The State publishes a database of South Carolina government employee salary information]. Users can search by a partial name, a partial agency name, or all employees in an agency. It also had handy lists of employees earning more than $150,000 and $100,000, along with the top 5 highest-paid employees by agency.[52]

The Sun News provided a state salary database including the names, positions and salaries of state and local government employees making $50,000 or more a year in base salary.[53]

External links

See also

South Carolina government sector lobbying South Carolina state budget South Carolina public pensions


  1. The Charleston Regional Business Journal "Sanford veto pen strikes budget 107 times" June 10, 2010
  2. 2.0 2.1 National Governors Association and National Association of State Budget Officers Fiscal Survey of States June 2010
  3. State Budget Solutions “States Hide Trillions in Debt” July 22, 2010
  4. South Carolina Legislature, Executive Budget 2011-2012
  5. USA Spending, State Guesstimated* Government Spending
  6. FY 2011 CAFR
  7. Cite error: Invalid <ref> tag; no text was provided for refs named persist
  8. 8.0 8.1 Businessweek "SC budget gets glimmer of good news: $229M surplus" Nov. 10, 2010
  9. Federal Fund Information for States “ARRA FMAP Extension & Education Jobs Fund Totals” Aug. 11, 2010
  10. "States playing fast and loose with teachers' jobs money" Sept. 20, 2010
  11. The Miami Herald "South Carolina falls short of requirements for federal education funds" Aug. 18, 2010
  12. H.R. 1586
  13. 13.0 13.1 13.2 The Spartanburg Herald Journal "SC Senate approves budget after 17-hour session" April 30, 2010
  14. 14.0 14.1 14.2 SC Legislature OKs final compromise on $5B budget June 3, 2010
  15. The Charleston Regional Business Journal "Sanford veto pen strikes budget 107 times" June 10, 2010
  16. Bloomberg Businessweek "SC House returning to deal with vetoes" June 15, 2010
  17. "Taxpayers Face Fee Increases in SC Senate Budget" April 30, 2010
  18. Business Week "South Carolina budget had winners, losers" April 30, 2010
  19. 19.0 19.1 19.2 "Senators say smokes, education, abortion would be part of budget talks" April 5, 2010
  20. The State "Budget keeps bleeding as lawmakers quit for year" June 30, 2010
  21. The Herald June 26, 2010
  22. Businessweek "SC budget board suspends college construction" Sept. 30, 2010
  23. South Carolina Budget and Control Board Web site, accessed November 11, 2009
  24. Office of the State Budget Web site, accessed November 11, 2009
  25. Children's Trust of South Carolina, "Budget Process," accessed March 23,2009
  26. Wall Street Journal, "Two Governors and the GOP Future," February 20, 2009
  27. State of South Carolina, "Executive Budget: fiscal years 2009-2010," January 9,2009
  28. [ South Carolina General Assembly, "H. 4800: General Appropriations Bill for fiscal year 2008-2009"]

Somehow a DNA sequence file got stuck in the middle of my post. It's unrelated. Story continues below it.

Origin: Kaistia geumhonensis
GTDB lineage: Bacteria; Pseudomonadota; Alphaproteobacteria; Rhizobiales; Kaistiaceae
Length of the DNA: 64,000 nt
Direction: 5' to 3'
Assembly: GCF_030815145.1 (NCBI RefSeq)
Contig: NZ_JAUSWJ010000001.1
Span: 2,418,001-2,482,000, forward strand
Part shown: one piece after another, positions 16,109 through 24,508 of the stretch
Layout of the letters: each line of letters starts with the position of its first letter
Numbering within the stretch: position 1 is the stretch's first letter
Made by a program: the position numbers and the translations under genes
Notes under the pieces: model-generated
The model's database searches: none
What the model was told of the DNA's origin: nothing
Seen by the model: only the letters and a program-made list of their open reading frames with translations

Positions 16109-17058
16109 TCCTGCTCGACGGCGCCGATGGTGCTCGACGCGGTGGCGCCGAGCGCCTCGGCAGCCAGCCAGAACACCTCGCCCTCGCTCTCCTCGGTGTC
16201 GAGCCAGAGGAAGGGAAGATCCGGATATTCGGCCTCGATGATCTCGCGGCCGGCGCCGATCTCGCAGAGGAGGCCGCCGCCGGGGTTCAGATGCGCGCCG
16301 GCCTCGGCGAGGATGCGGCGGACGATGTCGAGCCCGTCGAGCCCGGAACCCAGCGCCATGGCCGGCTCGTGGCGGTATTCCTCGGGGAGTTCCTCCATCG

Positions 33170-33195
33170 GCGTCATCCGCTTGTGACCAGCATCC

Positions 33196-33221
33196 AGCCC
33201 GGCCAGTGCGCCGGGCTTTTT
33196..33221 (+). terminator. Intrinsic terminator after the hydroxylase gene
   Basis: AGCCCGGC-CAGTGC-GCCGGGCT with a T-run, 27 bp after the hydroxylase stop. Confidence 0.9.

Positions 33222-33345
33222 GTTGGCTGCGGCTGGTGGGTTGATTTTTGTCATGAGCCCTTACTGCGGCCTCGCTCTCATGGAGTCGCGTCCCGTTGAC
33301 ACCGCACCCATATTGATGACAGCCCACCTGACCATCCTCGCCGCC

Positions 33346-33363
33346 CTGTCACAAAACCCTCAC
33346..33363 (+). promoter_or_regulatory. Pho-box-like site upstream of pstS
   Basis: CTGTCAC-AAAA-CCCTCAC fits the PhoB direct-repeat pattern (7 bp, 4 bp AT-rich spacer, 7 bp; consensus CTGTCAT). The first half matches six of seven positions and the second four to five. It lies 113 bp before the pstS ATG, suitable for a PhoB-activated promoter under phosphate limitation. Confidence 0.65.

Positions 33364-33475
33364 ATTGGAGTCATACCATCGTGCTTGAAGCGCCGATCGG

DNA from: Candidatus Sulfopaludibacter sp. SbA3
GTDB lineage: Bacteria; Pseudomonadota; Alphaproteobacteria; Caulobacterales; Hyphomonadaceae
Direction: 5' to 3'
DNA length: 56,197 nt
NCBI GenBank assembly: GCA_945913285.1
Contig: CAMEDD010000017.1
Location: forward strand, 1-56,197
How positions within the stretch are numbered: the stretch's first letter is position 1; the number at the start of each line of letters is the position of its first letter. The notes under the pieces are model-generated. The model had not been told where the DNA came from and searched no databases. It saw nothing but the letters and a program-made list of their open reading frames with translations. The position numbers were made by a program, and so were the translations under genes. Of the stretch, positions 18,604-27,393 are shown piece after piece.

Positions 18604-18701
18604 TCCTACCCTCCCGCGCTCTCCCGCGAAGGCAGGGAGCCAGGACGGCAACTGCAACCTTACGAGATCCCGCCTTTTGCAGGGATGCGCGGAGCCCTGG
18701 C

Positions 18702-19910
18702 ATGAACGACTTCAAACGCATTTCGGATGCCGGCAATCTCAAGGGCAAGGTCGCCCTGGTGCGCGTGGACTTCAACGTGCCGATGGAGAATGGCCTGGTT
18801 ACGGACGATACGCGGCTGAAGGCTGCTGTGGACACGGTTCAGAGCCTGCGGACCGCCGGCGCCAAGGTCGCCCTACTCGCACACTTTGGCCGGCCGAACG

29. South Carolina General Assembly, "H. 3620: General Appropriations Bill for fiscal year 2007-2008"
  30. 30.0 30.1 30.2 30.3 30.4 30.5 30.6 Office of State Budget, "Historical budget information for each state agency?," September 13, 2006
  31. South Carolina Office of the State Auditor Web site, accessed November 11, 2009
  32. audit reports
  33. Institute for Truth in Accounting, “The Truth About Balanced Budgets—A Fifty State Study,” Page 35
  34. South Carolina Comptroller General Web site, accessed November 11, 2009
  35. CAFRs
  36. State of Indiana, “State Credit Ratings-as of June 24, 2009"
  37. Federal Fund Information for States “ARRA FMAP Extension & Education Jobs Fund Totals” Aug. 11, 2010
  38. 38.0 38.1 The State, "Its senators voted no, but S.C. would get billions from stimulus," March 10,2009
  39. American Recovery and Reinvestment Act, "Estimated job effect," accessed March 23,2009
  40. Washington Post, "Keep Your Stinking Stimulus," February 20, 2009
  41. Miami Herald, "S.C.'s Sanford makes it official, rejects $700 million stimulus," March 11,2009
  42. The New York Times, "South Carolina Governor Rejects Stimulus Money," March 20,2009
  43. CNN, "S.C. governor evokes Zimbabwe in arguments against stimulus," March 11,2009
  44. The Post and Courier, "S.C. to weatherize, boost green energy," March 18,2009
  45. Herald-Journal, "Urge local governments to put spending information online," December 28, 2008
  46. Herald-Journal, "Urge local governments to put spending information online," December 28, 2008
  47. Watchdog, S.C. agencies had spent $3 billion more in “other” funds, Sept. 22, 2010
  48. Wall Street Journal, "Stimulus Spending by State," March 12,2009
  49. South Carolina Spending Transparency
  50. "Summertime Blues, 100 stimulus projects that give taxpayers the blues" August 2010
  51. South Carolina Executive Order 2007-14
  52. The State database of South Carolina government employee salary information
  53. The Sun News state salaries database